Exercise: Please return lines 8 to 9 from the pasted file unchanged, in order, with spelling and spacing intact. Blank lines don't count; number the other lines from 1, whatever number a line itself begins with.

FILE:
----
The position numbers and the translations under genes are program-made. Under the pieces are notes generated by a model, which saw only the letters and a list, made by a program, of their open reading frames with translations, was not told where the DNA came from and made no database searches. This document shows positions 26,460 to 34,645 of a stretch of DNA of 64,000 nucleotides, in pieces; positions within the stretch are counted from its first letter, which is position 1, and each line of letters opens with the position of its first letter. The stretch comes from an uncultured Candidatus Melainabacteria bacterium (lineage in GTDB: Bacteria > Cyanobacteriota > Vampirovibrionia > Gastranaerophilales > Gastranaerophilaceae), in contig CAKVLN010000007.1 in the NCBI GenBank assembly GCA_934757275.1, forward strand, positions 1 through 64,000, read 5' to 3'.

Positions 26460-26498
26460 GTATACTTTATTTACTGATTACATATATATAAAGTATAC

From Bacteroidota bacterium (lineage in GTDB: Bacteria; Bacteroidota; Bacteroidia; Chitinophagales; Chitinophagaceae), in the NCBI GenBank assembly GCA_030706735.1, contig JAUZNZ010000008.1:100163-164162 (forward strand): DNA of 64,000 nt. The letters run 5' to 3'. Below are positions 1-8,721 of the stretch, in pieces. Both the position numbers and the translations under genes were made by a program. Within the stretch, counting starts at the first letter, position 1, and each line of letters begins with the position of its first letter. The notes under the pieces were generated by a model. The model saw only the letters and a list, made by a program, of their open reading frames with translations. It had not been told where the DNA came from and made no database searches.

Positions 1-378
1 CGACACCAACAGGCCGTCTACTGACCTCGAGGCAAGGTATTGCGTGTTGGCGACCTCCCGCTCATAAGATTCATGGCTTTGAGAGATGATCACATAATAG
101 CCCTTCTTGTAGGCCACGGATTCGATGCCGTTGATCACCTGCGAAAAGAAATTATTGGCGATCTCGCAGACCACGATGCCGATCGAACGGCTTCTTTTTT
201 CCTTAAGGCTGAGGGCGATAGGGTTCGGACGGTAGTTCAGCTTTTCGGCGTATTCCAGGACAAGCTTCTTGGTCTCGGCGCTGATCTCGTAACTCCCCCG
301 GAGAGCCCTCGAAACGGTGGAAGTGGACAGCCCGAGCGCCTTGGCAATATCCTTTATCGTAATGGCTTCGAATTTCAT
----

201 CCTTAAGGCTGAGGGCGATAGGGTTCGGACGGTAGTTCAGCTTTTCGGCGTATTCCAGGACAAGCTTCTTGGTCTCGGCGCTGATCTCGTAACTCCCCCG
301 GAGAGCCCTCGAAACGGTGGAAGTGGACAGCCCGAGCGCCTTGGCAATATCCTTTATCGTAATGGCTTCGAATTTCAT